One of the hot topics in computer upgrades for the next couple of years is going to be the move to DDR4.  Intel has already announced that the Haswell-E / X99 platform will be based on DDR4, and we can only assume that other future platforms will use it as well.  The shift from DDR3 to DDR4 is a the big jump for DRAM manufacturers as well, shifting gears to the new product and maintaining stocks of both for the meantime.  ADATA is one of the first to officially launch their consumer memory, their Premier line of DDR4.

JEDEC specifications have the DDR4 base frequency at 2133 MHz with sub-timing latencies of 15-15-15 at 1.2 volts.  This is where ADATA will be positioning their first DDR4 modules in the market, and we can assume that others will as well until higher frequency parts are binned.  Compare this to the rate of DDR3-2133, which is often at 10-12-12 timings or similar, but uses 1.65 volts, and typically comes with heatsinks.

Because we are far from the launch of a consumer platform for DDR4, as one might expect this comes across more as a paper launch.  ADATA in the past typically publishes a PR about new memory about two weeks before it goes on the market, and I am asking about pricing which was not mentioned.  Given the pictures we received with the modules, it would seem that 4GB and 8GB modules will be first to market for DDR4 unless another DRAM manufacturer has something up its sleeve.

Source: ADATA

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  • vLsL2VnDmWjoTByaVLxb - Thursday, July 31, 2014 - link

    "One of the hot topics in computer upgrades for the next couple of years is going to be the move from DDR4. "

    Think you mean "to"?
    Reply
  • Ryan Smith - Thursday, July 31, 2014 - link

    Indeed. Thanks for pointing that out; it has been corrected. Reply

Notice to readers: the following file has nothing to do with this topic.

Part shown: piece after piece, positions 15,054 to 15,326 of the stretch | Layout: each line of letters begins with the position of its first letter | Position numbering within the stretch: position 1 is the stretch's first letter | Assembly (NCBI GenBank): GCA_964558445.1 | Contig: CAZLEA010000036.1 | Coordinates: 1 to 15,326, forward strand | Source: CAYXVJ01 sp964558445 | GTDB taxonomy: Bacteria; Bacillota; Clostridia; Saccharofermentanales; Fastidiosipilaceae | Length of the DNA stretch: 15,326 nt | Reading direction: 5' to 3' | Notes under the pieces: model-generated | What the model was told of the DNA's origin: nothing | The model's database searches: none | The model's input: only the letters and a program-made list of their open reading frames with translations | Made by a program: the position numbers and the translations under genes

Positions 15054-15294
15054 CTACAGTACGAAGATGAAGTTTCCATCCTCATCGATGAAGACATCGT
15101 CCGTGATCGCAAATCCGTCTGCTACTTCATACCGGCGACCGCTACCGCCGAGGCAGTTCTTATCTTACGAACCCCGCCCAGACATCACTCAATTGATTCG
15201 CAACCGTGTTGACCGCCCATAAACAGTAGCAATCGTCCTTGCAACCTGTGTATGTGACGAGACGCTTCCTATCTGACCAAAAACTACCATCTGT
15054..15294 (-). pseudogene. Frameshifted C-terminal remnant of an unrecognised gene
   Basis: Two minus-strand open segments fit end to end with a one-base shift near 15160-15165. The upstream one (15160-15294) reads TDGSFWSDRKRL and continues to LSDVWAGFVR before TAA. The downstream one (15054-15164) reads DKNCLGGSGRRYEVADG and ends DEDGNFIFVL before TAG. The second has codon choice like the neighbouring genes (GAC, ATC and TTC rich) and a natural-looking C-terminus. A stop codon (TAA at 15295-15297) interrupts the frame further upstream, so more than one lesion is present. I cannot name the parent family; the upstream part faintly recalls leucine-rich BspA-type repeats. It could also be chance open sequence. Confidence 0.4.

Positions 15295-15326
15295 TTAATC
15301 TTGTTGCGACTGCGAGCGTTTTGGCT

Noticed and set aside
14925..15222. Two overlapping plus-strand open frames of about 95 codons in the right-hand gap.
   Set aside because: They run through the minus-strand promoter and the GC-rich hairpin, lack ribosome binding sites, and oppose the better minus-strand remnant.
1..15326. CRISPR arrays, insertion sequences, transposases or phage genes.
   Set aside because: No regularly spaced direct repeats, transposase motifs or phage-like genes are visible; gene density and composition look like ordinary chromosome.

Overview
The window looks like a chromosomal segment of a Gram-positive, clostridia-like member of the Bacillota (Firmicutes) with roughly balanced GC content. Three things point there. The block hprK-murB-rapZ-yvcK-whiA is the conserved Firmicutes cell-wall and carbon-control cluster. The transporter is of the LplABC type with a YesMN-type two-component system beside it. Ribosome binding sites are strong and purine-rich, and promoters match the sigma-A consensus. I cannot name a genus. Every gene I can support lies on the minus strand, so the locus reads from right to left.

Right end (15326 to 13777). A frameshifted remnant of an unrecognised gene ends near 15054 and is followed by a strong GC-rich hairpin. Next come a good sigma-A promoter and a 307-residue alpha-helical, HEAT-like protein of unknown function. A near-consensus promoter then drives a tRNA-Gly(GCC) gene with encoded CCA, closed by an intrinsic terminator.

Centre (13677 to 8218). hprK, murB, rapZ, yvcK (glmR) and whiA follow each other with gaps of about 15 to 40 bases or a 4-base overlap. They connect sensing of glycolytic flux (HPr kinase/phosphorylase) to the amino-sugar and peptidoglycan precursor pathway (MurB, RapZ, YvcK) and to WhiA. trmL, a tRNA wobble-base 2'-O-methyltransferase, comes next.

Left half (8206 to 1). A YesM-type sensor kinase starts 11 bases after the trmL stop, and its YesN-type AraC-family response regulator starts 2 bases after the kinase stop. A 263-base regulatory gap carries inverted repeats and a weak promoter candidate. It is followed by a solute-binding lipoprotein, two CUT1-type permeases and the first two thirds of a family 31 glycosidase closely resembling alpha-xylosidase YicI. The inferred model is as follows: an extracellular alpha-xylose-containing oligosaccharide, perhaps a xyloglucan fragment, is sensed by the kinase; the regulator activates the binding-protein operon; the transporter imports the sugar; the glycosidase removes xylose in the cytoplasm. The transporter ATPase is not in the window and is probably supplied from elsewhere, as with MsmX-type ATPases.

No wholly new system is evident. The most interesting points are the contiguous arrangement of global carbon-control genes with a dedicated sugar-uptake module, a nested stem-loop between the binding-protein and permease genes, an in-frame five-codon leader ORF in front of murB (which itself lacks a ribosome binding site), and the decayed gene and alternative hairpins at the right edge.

• invinciblegod - Thursday, July 31, 2014 - link

    Does this even affect real world performance for a normal person (as in not for work related activities)? I've never been able to detect much difference in a gaming scenario. Reply
  • lagokc - Friday, August 01, 2014 - link

    "Does this even affect real world performance for a normal person (as in not for work related activities)? I've never been able to detect much difference in a gaming scenario."

    If you're using integrated graphics? Absolutely yes for games. Otherwise probably not.
    Reply
  • MrSpadge - Friday, August 01, 2014 - link

    That's the wrong question to ask in the context of Haswell-E and X99. Anyone buying these is by definition not a normal person. Ask again once DDR4 hits meinstream platforms. For iGPU it will provide obvious benefits, whereas for regular operation you'll probably see a modest performance increase, equivalent to 1 or 2 CPU frequency bumps (it's been like that for DDR2 and 3 as well). Reply
  • Scabies - Thursday, July 31, 2014 - link

    Using Anandtech's "Performance Index" (speed divided by CAS latency), this rates fairly low. Will all DDR4 start out this way or are we looking at a budget part here? Reply
  • Mr Perfect - Thursday, July 31, 2014 - link

    It will probably all start out that way. DRR3 had high latencies when it first came out, DDR2 did to, and DDR1.... Actually, I don't remember how DDR1 compared to SD RAM anymore, but it certainly got better as it matured. Reply
  • B3an - Thursday, July 31, 2014 - link

    It's stupid how a new DDR standard is always slower than the previous one when it starts out. Reply
  • DanNeely - Friday, August 01, 2014 - link

    That should be inevitable. The ram manufacturers have years of experience tweaking parts for the old standard; but have only just figured out how to make the new one in mass quantities. Reply
  • CaedenV - Thursday, July 31, 2014 - link

    It will absolutely get better with age. Think of this more like DDR3 800; it was a thing for a little while at launch, but was quickly bumped up to 1333 with lower latency, and then 1600+ as things went forward. We will have the better part of a year to get things a right before mainstream platforms start using this, so I would not worry about it. Reply

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